WASHINGTON — The government's two top bank regulators testified Wednesday that despite recent turmoil in the stock markets, Congress should withdraw the 54-year-old provision of law barring banks from entering the securities business and underwriting investments.
Last week's market free fall had stirred skepticism about bank deregulation. Questions were raised anew about whether commercial banks should be allowed a wider role in the risky business of buying and selling securities.
But the federal regulators voiced confidence that effective barriers could be built between banks' traditional operations and new securities activities, allowing them to offer a wider range of services without putting customers' deposits or the banking system at risk.
"I remain convinced that a financial system that permits the combination of investment banking and commercial banking would handle shocks effectively," said Robert L. Clarke, the comptroller of the currency.
Clarke and L. William Seidman, chairman of the Federal Deposit Insurance Corp., testified before a House subcommittee as members of Congress have begun to draft legislation that would amend the Glass-Steagall Act, a tough law approved in the wake of the 1929 stock market crash that was designed to keep banks away from Wall Street.
Emphatic on Deadline
Senate Banking Committee Chairman William Proxmire (D-Wis.) had planned to introduce a bill to amend Glass-Steagall this month. But he decided last week to postpone introduction of the bill for several weeks, saying "it would be a public relations problem" to consider such legislation so soon after the market plunge.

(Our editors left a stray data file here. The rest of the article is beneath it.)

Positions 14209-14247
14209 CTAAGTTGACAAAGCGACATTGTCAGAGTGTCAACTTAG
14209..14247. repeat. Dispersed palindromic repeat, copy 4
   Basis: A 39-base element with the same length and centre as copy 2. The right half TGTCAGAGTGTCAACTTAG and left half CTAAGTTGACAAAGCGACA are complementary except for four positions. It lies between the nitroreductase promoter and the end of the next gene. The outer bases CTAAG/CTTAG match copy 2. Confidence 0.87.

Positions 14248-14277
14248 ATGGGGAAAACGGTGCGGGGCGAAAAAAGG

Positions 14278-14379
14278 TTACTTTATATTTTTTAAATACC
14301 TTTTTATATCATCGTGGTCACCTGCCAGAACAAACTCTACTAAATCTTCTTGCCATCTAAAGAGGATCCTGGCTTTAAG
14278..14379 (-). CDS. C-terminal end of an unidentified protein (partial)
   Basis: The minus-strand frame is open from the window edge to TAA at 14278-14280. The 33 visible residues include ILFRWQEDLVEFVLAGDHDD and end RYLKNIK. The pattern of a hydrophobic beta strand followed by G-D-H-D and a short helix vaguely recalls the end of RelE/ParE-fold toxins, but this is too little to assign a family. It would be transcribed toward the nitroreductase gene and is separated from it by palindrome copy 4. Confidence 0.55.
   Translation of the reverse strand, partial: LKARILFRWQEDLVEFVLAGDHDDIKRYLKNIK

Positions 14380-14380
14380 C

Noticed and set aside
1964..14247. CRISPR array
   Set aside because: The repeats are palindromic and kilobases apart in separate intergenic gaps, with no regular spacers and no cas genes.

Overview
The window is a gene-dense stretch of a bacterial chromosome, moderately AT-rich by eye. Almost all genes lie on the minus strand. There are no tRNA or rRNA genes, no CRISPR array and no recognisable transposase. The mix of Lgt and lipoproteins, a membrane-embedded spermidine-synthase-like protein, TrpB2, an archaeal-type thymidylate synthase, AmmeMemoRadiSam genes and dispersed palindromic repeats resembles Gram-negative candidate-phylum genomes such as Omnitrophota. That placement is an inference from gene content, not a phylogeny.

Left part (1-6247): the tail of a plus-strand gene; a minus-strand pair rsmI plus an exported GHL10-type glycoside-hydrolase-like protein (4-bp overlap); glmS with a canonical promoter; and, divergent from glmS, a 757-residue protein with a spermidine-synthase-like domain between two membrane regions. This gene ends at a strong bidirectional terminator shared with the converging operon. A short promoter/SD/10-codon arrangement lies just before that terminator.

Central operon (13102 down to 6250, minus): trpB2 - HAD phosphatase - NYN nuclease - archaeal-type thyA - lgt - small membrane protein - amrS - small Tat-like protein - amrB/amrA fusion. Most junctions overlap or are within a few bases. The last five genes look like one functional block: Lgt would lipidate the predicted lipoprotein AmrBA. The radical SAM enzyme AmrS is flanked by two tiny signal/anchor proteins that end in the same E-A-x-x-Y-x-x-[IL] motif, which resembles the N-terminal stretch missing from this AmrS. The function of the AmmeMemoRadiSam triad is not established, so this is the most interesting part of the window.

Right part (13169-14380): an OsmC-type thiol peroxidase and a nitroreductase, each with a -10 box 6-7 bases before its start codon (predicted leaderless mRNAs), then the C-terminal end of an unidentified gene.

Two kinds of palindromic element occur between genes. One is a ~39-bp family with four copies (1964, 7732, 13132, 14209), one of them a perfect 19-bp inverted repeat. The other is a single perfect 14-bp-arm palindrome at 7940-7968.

Even under Glass-Steagall, banks have been making inroads into the securities business, and Proxmire was the author of a measure enacted in August that prohibits commercial banks from expanding such activities until March 1. During the moratorium, Congress is to consider proposals to restructure the nation's financial system.
Advocates of banking reform worried aloud last week that the market crash might persuade Congress to extend the moratorium indefinitely. Those concerns increased on Monday, when Clarke announced that Continental Illinois Bank had exceeded limits imposed on its financial involvement with First Options of Chicago Inc., which provides financing for stock options brokers.
But subcommittee members expressed determination to act before the March 1 deadline. "There can be no further shirking from action," said Rep. George C. Wortley (D-N.Y.).
In arguing in favor of banking reform, Clarke and Seidman testified that the restrictions on banking activities had handicapped commercial banks, leaving them to grow only about one-fourth as fast as securities dealers. "This disadvantageous situation slowly will lead to a less safe and sound banking system," Seidman said.
He said reform would benefit consumers because, "if bank costs are lower, the interest rates they charge will be lower."